The law only allows you a short time to reject the vehicle before you have ‘accepted’ it. This means that you have had the vehicle long enough to establish it is satisfactory, or that you have told the trader that you have accepted it. Only a court can make a decision on this point and would take all relevant factors into account.
If the fault was present when you bought the vehicle you have other remedies, even if you are not entitled at that point to reject it and get a refund. You may be entitled to seek a repair or replacement vehicle. These have to be carried out within a reasonable time and without significant inconvenience to you. If repair or replacement is not possible, then the law allows for the options of full or partial refund. Each case depends on its own facts.
The onus is normally on you rather than the trader to prove a claim (that is, to prove that the vehicle is faulty in some way). However, the law states that if you are claiming repair, replacement, full or partial refund within the first six months of ownership, the onus is on the trader to prove that the vehicle was sold without faults when you bought it. This is called the ‘reversed burden of proof’. After six months, the burden of proof reverts back to you to provide evidence to support your claim that the vehicle was faulty when it was sold.
Keep a note of all actions you take. Where possible write to the trader and get the trader to put everything in writing to you.
Some points to note about accepting a repair:
- if the repair will take a long time, you may also be able to claim compensation – for example, you may be able to claim for the cost of hiring a vehicle or the trader may, of course, offer a loan vehicle
- if the repair adds to the value of the vehicle, the trader could have a case for asking you to make a contribution
- you may choose to claim under any warranty or guarantee you were given, or which you bought but if you do, you must comply with all the terms of the warranty or guarantee
- remember that you do not have to rely on the warranty or guarantee – you can use your legal rights instead
When you approach the trader to discuss your complaint, ask to see the owner, manager or a senior member of staff. Explain the problem clearly, take any supporting documentation with you and state which of the remedies described above you are seeking. If you are entitled to a refund and this is what you want, be persistent.
Most vehicle faults can be repaired and, in cases of genuine faults, the trader is likely to offer repair. Try to get specific details as to what the diagnosis is and what is to be done. Get this in writing if you can. If the repair fails to rectify the fault, inform the relevant person and, again, try to agree an acceptable course of action. This is where a second opinion or a good technical report is useful, so that you are in a stronger legal position. Keep the finance provider involved, if there is one. If the trader offers something but it is not what you want, don’t be rushed into a decision. Take time to think about it – you can either accept the offer or continue to negotiate.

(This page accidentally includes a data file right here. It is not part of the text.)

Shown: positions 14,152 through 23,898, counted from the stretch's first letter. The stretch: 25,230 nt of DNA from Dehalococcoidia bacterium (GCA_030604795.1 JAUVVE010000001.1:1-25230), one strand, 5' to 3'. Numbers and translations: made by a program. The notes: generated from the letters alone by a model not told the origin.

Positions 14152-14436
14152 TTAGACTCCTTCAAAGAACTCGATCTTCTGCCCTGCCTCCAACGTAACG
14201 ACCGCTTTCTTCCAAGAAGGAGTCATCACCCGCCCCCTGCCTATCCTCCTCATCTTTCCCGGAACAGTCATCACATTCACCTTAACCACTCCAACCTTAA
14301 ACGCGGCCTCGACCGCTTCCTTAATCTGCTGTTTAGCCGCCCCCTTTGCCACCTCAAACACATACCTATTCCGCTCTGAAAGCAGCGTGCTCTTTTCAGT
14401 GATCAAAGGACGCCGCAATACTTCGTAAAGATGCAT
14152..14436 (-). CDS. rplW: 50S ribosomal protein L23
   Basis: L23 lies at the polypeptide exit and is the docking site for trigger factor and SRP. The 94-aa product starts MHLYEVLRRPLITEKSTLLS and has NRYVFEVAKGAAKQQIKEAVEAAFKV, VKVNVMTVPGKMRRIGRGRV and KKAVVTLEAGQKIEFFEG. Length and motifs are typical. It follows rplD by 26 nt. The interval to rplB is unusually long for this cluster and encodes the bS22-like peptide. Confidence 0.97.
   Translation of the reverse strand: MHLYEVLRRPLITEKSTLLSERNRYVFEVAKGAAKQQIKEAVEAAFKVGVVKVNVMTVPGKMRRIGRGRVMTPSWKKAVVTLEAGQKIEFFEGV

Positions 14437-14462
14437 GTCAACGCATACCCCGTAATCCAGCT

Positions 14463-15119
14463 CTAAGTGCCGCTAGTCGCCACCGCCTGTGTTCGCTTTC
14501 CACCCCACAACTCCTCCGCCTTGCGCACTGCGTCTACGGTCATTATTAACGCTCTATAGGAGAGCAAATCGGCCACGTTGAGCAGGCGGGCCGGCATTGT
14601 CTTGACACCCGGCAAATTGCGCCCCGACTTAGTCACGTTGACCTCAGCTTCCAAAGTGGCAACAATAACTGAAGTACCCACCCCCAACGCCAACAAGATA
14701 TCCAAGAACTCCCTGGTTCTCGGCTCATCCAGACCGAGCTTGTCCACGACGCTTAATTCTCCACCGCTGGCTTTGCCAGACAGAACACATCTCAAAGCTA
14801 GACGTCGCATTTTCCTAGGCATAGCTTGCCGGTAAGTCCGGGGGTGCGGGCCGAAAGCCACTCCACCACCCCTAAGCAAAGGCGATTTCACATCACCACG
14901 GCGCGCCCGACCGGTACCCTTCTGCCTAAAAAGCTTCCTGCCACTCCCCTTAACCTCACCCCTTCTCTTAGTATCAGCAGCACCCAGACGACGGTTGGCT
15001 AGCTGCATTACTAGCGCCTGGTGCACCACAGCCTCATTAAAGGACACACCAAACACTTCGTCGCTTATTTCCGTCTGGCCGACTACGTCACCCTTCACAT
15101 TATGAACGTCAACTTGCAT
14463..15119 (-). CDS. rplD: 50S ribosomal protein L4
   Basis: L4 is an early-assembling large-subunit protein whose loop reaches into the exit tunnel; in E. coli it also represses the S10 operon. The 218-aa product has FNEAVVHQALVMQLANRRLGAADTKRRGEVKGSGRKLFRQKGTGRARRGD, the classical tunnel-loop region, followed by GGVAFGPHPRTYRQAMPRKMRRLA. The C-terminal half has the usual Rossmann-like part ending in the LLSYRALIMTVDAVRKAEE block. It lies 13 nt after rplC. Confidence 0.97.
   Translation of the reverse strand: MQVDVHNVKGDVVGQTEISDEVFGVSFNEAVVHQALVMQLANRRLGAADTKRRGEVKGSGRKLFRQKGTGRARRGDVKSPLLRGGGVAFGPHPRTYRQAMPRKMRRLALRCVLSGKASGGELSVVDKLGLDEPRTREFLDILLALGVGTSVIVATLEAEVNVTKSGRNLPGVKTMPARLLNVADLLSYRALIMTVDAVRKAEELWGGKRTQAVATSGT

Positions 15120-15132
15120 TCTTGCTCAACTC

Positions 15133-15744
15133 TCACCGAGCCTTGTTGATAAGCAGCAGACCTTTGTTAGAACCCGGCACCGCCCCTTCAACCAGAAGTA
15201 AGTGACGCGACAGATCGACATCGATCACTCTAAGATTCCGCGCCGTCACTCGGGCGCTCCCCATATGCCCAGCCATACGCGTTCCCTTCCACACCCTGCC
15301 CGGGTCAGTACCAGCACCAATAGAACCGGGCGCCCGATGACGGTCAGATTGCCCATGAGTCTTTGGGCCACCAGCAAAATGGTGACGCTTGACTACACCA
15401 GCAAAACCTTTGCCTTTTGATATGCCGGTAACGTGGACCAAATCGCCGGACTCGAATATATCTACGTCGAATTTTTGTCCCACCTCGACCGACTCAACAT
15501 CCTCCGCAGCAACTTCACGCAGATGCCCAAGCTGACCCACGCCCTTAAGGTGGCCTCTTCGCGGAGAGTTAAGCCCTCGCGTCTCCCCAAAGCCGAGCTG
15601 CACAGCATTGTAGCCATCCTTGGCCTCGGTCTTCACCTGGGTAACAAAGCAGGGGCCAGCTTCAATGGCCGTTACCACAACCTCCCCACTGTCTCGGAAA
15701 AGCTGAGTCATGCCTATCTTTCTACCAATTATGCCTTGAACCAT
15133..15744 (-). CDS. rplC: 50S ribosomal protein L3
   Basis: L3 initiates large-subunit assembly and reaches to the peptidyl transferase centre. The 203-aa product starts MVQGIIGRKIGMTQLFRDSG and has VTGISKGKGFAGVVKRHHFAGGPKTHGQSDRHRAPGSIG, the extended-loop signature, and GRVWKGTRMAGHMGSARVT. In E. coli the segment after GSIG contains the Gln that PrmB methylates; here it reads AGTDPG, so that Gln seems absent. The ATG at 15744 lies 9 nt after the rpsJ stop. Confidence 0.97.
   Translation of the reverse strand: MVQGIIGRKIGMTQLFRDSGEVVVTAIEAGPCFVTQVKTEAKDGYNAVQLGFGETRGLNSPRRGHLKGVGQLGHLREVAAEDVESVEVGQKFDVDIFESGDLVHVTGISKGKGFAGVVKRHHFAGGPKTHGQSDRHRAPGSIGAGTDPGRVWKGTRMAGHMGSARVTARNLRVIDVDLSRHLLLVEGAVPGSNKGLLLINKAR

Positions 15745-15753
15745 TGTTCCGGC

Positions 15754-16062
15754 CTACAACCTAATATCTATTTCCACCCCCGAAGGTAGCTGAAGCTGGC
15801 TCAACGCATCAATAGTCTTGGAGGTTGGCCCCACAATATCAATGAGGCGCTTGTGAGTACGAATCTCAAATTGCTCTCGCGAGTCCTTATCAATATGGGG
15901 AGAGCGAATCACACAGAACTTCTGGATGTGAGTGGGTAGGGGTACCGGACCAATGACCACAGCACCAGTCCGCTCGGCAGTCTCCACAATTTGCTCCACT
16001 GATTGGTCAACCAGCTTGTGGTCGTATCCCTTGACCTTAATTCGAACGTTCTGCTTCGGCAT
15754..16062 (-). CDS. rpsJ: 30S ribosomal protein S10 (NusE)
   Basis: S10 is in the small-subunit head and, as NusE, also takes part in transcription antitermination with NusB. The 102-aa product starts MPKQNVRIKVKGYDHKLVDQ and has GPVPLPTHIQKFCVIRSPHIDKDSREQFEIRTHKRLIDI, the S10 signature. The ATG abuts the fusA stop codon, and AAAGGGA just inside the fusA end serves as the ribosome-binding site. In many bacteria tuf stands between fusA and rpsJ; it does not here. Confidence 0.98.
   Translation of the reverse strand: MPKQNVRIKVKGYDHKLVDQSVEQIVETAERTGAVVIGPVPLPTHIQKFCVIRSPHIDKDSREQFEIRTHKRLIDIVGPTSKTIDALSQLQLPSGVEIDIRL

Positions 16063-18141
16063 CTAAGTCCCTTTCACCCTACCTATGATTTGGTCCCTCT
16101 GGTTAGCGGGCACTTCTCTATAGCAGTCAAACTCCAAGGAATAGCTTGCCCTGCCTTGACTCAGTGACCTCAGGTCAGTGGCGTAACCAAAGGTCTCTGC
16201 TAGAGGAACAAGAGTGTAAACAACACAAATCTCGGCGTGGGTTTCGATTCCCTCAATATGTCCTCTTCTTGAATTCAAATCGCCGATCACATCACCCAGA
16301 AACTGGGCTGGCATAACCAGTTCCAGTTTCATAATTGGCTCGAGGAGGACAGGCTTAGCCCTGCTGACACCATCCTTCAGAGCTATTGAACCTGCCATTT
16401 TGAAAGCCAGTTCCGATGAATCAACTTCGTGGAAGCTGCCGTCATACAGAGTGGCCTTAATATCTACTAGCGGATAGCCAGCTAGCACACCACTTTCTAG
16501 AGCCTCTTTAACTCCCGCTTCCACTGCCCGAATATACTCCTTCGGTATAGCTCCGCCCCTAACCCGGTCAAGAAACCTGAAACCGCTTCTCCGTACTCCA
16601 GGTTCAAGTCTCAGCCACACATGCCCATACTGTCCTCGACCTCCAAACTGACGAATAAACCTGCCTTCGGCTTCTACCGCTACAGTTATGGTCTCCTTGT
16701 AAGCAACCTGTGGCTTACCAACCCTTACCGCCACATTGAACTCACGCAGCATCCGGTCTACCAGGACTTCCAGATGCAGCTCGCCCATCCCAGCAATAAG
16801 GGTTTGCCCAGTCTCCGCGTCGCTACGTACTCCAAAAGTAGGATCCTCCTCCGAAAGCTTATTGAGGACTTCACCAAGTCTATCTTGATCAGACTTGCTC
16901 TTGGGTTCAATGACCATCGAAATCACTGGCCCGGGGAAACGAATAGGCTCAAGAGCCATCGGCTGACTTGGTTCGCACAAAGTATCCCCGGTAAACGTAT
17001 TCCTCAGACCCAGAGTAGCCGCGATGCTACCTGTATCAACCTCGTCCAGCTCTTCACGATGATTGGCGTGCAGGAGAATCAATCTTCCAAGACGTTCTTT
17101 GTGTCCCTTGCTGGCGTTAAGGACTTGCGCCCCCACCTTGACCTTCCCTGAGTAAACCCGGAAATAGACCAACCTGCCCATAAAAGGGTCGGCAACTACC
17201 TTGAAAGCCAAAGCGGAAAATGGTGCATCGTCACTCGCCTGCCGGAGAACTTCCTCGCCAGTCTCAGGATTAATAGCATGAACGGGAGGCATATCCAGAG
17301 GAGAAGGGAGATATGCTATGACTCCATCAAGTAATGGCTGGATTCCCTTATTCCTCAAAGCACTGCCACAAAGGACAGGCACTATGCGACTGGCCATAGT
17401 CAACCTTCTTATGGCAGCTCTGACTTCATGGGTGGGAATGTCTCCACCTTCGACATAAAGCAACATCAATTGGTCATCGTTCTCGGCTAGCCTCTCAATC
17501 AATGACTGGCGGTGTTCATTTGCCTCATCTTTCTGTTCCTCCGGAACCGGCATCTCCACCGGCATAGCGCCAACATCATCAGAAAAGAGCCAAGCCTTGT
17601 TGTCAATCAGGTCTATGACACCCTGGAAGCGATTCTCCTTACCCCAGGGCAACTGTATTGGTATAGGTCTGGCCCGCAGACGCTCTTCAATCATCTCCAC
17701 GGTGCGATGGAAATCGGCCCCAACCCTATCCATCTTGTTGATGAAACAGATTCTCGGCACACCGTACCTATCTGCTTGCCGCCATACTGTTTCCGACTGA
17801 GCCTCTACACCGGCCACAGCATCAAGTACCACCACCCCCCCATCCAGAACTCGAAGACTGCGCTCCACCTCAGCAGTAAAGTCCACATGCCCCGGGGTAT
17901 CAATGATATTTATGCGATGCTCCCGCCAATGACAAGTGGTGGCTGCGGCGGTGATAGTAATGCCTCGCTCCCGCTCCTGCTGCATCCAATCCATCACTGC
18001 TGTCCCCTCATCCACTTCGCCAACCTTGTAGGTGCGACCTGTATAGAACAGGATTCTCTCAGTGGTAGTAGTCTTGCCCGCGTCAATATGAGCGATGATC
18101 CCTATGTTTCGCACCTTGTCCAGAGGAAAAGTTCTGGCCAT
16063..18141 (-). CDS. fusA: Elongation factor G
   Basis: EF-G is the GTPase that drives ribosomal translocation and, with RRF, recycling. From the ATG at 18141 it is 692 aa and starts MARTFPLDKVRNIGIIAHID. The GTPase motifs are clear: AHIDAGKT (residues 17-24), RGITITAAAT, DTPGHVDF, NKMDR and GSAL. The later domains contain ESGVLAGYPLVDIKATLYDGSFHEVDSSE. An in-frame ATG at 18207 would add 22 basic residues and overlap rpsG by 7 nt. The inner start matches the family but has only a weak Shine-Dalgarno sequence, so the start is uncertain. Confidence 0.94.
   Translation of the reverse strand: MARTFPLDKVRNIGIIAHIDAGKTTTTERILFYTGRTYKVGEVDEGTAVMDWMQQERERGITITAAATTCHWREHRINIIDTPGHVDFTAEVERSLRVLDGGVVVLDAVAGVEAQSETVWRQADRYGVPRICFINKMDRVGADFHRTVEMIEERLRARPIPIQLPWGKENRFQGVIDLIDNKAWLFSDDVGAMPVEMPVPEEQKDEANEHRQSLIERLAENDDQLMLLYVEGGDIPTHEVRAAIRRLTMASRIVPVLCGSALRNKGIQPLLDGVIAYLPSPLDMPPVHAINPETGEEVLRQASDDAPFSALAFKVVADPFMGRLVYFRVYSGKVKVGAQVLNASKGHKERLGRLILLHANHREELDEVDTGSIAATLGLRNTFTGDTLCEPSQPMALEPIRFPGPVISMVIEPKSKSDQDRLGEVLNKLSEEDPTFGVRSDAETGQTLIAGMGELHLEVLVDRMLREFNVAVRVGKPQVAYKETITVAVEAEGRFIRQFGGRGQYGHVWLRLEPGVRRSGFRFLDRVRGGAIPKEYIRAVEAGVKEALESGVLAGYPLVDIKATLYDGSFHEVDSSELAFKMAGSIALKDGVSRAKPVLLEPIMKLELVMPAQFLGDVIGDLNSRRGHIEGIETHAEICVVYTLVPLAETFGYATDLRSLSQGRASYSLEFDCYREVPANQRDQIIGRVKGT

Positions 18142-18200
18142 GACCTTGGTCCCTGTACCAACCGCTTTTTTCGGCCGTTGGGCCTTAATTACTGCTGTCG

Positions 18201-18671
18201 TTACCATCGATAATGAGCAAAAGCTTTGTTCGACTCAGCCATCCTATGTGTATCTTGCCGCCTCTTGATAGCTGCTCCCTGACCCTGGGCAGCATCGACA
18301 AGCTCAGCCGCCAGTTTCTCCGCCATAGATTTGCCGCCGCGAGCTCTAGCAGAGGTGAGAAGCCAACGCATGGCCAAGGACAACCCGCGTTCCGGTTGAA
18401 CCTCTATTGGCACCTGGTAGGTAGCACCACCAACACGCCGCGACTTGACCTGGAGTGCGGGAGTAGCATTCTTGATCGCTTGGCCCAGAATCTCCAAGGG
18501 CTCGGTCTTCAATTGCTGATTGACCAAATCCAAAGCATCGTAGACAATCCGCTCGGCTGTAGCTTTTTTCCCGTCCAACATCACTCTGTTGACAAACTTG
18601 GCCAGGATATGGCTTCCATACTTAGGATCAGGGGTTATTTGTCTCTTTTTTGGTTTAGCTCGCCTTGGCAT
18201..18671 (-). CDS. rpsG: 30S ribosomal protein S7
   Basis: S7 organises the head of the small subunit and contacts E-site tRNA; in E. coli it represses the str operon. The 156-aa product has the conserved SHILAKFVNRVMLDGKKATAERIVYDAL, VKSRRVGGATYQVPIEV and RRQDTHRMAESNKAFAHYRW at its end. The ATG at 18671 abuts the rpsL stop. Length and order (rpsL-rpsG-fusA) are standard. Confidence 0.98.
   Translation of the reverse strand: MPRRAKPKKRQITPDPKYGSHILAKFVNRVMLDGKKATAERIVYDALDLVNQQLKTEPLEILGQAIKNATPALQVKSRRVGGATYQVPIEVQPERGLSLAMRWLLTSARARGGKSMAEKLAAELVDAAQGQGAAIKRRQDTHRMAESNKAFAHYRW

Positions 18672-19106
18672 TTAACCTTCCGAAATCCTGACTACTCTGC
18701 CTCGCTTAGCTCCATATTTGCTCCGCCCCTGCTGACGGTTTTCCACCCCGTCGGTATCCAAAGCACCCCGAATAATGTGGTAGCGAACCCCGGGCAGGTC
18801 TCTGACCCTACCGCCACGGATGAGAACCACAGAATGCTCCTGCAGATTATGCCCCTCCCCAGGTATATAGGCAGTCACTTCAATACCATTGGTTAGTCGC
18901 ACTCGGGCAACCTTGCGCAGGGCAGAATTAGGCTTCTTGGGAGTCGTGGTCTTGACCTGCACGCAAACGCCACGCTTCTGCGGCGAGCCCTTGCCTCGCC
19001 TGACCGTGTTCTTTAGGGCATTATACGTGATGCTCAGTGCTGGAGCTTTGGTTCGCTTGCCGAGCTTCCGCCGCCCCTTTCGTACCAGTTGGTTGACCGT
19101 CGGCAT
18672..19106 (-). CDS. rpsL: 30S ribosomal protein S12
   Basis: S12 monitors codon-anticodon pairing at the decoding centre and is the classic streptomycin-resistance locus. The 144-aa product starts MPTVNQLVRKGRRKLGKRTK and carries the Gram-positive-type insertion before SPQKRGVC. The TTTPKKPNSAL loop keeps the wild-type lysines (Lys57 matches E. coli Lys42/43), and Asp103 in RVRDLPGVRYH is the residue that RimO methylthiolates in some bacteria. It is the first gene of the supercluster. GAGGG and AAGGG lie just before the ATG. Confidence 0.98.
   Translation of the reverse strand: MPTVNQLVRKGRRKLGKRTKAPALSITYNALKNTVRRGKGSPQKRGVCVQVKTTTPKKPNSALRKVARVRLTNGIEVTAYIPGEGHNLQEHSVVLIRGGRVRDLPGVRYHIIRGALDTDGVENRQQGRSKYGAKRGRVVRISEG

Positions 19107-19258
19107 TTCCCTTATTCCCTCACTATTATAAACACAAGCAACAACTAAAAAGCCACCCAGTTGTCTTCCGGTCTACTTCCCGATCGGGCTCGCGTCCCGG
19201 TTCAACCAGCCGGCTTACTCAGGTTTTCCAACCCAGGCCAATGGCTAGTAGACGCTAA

If you have given the trader the opportunity to repair the vehicle and they refuse, or the vehicle remains faulty, you can have the repairs carried out elsewhere. You should inform the trader in writing of your intentions (keep all copies of correspondence). Ask the repairer to write you a report on the faults, provide full written details of the work carried out and the cost. It is best to keep all faulty parts that have been replaced. This should provide you with the evidence to show that you have given the trader the opportunity to resolve the problem – together with the evidence of fault and cost of repair – should the dispute end in court.
If negotiations fail, you could consider using an alternative dispute resolution scheme. Check to see if the trader is a member of a trade association that has such a scheme.
If you bought your vehicle from a trader online check the website from which you bought it for details of how to report a complaint. Report your complaint as soon as possible, preferably in writing. Follow the advice given above and remember that you may have additional rights under the Consumer Protection (Distance Selling) Regulations 2000 . If the vehicle is faulty or misdescribed, and you have the right to reject it, the trader should arrange the collection at their own expense. You may, however, be prepared to negotiate on a replacement vehicle or to have it repaired. The trader may agree, if they trade some distance away, to have repairs done locally to you at their expense.
If you bought your vehicle via an online auction, check the website to see if it runs a dispute resolution scheme.
As a last resort, you may need to consider taking court action. You should write and notify the trader and finance provider (if there is one) of your intentions. Most claims up to £10,000 can be settled using the small claims procedure in the county court and you can obtain further information from your local county court or online at www.justice.gov.uk.
Used vehicles may have some faults, but they should not be excessive. Fair wear and tear is not considered to be a fault.
This leaflet is not an authoritative interpretation of the law and is intended only for guidance. Any legislation referred to, while still current, may have been amended from the form in which it was originally enacted.
For further information please contact the Citizens Advice consumer service, which provides free, confidential and impartial advice on consumer issues.
Call the Citizens Advice consumer helpline on 03454 040506.